When you feel low do you enjoy a little garden centre therapy? Me too!
There is something about getting out of the house and wandering through a nursery which makes me feel a little more alive.
Being surrounded by people who are doing something they love.
Hearing people talk about their designs for the garden.
Reading the labels. Looking at the planting displays and ideas.
Always leaving with an unexpected purchase and an idea and excited hope.
A lifetime ago I worked at a nursery. I used to enjoy watching people. All sorts of people explore nurseries. Gardens don’t judge you. You can be depressed or unable to hold a conversation and it doesn’t matter. Gardens are a good place to find solace and healing.
It led me to believe a good nursery realises sometimes people have little money to spend or need company and a gentle, happy space. It welcomes everyone regardless. Gives them time and space to wander and touch and dream and hope and talk to others about something they love.
Which brings me to my point… I wanted to share my favourite nursery with you. I was hoping you might feel inspired to write a post in return to share your favourite nursery with me too. If you would like to I’d love a link in the replies. I love seeing new places 😊.
Welcome to Zanthorrea Nursery!
Even the name makes me smile. Named after our Grass trees (Xanthorrea) with a humour that realises and accepts not everyone is a plant nerd and knows how to pronounce or spell that.
It is also an Australian native plant nursery. There are gardens throughout beautifully maintained to show people how our plants can be beautiful too.
Enough of me waffling… The pictures speak for themselves. Enjoy.
This is my favourite place to go when I need a boost.
Will you share yours too? I can’t wait to see nurseries from around the world!
There is something that helps me mentally about looking forward to seeing everyone’s posts. All the colour and the plants and the joy and passion. It reminds me when my depression has me in it’s grip that there is joy to be found. I just struggle to see it.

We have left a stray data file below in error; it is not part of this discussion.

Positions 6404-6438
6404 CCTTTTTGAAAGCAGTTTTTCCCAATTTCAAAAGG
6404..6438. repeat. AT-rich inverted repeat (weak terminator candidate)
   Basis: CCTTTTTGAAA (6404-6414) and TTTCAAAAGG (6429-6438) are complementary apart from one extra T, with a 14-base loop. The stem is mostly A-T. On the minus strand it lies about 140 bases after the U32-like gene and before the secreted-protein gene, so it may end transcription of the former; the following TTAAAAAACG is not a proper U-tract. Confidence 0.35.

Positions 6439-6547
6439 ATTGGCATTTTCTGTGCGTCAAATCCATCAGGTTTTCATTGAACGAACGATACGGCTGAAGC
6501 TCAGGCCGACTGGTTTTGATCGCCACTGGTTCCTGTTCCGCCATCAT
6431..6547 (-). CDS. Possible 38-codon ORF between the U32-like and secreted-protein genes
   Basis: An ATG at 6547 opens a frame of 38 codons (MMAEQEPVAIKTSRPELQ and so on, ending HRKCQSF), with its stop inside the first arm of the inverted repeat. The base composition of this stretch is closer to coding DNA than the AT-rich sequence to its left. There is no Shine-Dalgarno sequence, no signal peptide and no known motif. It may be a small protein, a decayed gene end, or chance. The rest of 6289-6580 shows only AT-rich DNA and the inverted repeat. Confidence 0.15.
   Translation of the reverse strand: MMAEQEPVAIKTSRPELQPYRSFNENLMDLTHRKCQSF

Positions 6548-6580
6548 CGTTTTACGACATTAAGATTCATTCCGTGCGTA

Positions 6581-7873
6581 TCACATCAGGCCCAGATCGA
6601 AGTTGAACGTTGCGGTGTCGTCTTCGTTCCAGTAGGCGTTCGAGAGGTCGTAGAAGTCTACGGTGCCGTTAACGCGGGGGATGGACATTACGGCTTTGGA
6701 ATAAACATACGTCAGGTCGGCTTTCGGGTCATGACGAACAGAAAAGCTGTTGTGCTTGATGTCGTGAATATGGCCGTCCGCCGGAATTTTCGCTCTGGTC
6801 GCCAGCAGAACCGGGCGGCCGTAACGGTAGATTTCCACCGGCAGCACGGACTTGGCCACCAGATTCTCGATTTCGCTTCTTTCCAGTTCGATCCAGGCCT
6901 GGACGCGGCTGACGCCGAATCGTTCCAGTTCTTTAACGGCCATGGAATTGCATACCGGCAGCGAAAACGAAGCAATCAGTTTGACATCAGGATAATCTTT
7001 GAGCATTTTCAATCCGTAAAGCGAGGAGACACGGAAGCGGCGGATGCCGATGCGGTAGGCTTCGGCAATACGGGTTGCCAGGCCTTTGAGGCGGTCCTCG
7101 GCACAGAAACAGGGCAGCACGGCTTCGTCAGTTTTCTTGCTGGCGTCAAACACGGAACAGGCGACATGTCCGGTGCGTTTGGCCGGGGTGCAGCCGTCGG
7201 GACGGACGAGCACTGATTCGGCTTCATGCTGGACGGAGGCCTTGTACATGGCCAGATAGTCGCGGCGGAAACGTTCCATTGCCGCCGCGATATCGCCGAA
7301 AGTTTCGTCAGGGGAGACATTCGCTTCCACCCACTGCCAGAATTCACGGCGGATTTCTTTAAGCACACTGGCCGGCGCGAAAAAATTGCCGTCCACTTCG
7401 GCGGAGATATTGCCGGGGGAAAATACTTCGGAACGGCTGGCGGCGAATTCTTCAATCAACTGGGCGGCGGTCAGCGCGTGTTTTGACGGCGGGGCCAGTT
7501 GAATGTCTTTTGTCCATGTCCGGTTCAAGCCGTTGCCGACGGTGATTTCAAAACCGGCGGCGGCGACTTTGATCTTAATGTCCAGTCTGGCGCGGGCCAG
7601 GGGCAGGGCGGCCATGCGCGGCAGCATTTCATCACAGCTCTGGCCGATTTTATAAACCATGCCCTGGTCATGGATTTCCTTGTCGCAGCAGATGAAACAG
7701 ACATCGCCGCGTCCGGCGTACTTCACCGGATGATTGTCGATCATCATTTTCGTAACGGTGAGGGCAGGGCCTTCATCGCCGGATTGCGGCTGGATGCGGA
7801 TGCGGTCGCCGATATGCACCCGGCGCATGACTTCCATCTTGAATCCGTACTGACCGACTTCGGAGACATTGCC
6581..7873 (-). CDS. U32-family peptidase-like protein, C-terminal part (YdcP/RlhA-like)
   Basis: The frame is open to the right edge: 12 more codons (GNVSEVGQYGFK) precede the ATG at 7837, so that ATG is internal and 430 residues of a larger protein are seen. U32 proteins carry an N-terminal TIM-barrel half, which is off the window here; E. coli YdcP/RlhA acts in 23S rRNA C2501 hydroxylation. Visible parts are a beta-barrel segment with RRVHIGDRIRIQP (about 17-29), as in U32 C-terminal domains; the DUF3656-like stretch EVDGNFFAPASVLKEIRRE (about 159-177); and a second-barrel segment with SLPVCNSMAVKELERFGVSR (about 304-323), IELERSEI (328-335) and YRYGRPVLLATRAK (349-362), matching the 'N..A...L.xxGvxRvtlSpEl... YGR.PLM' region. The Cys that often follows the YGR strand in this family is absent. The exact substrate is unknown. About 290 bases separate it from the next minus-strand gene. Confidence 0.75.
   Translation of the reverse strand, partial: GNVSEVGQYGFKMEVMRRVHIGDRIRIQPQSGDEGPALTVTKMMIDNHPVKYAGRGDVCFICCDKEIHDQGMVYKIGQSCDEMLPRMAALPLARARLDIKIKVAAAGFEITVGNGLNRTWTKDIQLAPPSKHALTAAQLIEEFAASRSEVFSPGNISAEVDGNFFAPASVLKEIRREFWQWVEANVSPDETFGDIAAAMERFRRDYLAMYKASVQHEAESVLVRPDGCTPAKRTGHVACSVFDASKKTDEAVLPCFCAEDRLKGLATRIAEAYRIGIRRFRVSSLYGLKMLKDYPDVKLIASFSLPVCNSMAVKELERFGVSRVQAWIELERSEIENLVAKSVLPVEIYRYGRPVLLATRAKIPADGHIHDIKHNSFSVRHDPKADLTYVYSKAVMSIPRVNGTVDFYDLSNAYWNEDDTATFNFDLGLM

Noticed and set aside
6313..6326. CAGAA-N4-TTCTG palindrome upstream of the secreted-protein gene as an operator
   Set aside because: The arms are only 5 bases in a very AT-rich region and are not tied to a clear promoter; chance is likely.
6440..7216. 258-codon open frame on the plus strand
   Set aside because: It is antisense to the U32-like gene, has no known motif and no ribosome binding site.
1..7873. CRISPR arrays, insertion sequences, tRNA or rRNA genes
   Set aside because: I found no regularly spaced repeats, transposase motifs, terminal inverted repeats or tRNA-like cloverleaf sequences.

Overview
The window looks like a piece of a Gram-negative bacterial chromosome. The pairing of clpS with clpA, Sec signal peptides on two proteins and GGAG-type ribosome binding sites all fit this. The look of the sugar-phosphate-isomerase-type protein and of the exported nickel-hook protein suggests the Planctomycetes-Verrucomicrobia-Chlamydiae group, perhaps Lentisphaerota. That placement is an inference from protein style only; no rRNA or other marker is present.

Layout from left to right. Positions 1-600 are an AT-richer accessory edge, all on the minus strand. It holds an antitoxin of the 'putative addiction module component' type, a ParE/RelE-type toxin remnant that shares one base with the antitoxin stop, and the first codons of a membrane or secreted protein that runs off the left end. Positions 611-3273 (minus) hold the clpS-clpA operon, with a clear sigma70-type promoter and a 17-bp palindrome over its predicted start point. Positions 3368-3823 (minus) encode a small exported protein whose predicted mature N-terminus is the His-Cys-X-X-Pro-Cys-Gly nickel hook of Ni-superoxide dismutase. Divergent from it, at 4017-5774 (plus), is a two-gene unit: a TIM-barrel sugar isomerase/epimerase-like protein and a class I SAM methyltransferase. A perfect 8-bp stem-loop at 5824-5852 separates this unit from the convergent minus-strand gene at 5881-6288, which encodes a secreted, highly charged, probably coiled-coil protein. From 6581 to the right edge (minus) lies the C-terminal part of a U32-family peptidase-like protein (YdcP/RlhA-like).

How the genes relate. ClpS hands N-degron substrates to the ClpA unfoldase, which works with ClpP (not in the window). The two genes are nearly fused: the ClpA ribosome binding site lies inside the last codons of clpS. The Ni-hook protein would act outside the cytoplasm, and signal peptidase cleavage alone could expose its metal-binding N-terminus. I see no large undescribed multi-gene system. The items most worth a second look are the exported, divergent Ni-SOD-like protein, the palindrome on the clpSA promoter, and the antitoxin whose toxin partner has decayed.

So today my six is about hope. Hope in my garden and in my heart. A reminder that although right now my garden and mind feel dull the plants will grow in time. I just have to give them my time and effort and care. They will survive and grow and one day will be just as lovely as the local specimens that inspired me in the first place.
So here we go.
1. My cutting grown coral trees (Erythrina sykesii). Only about 50cm high.
The park in Woodbridge that made me fall in love with these trees in the first place.
2. My purchased Cassia Fistula
We had one in the front yard up north in Wickham, WA as a teenager. One grows over the grave of a beloved k9 at Mum and Dad’s home. Youthful and hopeful. This one gets knocked back by the frost and then just grows back.
3. My seed grown Flame trees (Brachychiton acerifolius).
This is one down the road from our rental. I pass it on the school run most days. I love red gardens. One day we will have red everywhere. An explosion of colour and heat.
4. My cutting grown Poinsettias.
Another local treasure in a neighbour’s front garden. I planted ours next to the sea container to radiate some warmth. They’re an experiment but seem to be surviving the winter so far.
5. Seed grown Sweet Gums (Liquidambar sp.)
No red garden is complete without a few of these. I love the spiky seed balls and the carpet of leaves of all sorts of warm colours. Just got a new lot of seed from these trees in the old Midland Railway garden.
6. Proof some things are beautiful right now. Two and half years old and finally my Grevillea olivacea flower!
Well the frogs may not be here yet but the pond is waiting for them.
We don’t use garden chemicals often (hubby will sometimes use White Oil) so in our old house we had frogs galore.
There is nothing like sitting outside in the evening and hearing the frogs calling.
Plus frogs eat a lot of garden pests so it is a win for the garden too.
We may not have a house yet but we decided making a pond was a necessity.
Inexperience meant I’ve put the overflow pipe too low at one end, so on the opposite side the pond liner shows when the pond is filled. Arrgh.
I dug the pond and lined with chicken wire to act as a support to hold the concrete in place. Hubby mixed and I poured and smoothed. Paper mache at it’s finest.
Once cured we lined the concrete with white sand and then a pond liner sheet. People said this was overkill but we thought we may as well go all out the first time.
Then we began rock patrol. It took three small trailer loads of coffee rock to hold the liner down and in place (I folded it under on the edges). Plus a few wheelbarrows full of gravel to fill in the gaps in the rocks.
And finally some reeds in pots and submerged rocks to give the tadpoles (hope hope) somewhere to hide.
1. Pincushion Hakea at my son’s school. I’ve never really been a fan… Now I’ll have to pop over to Zanthorrea Nursery and get some for the block.
2. The Sundews are growing again! Only about the size of a thumbnail right now but by spring they will be flowering and even more lovely.
3. Acacia iteaphylla beginning to flower. This is the first year we have had flowers. They are 2 years old now.
4. Best wishes for survival to my mulberry which had to be transplanted (was growing where the new water tank is going). Hubby wants to hack it back but it was from a cutting so I’m not too worried. It will either live or it won’t.
5. Woohoo new leaves on the Macadamia. It seems to be settling in well here.
6. Mmmm 😊. Nothing says winter is here like the clover cover crop starting to grow. This is a mix of ‘dalkeith’ and ‘bindoon’ both subterranean clovers.
That’s my six. Thanks for checking them out. I can’t wait to see what others post.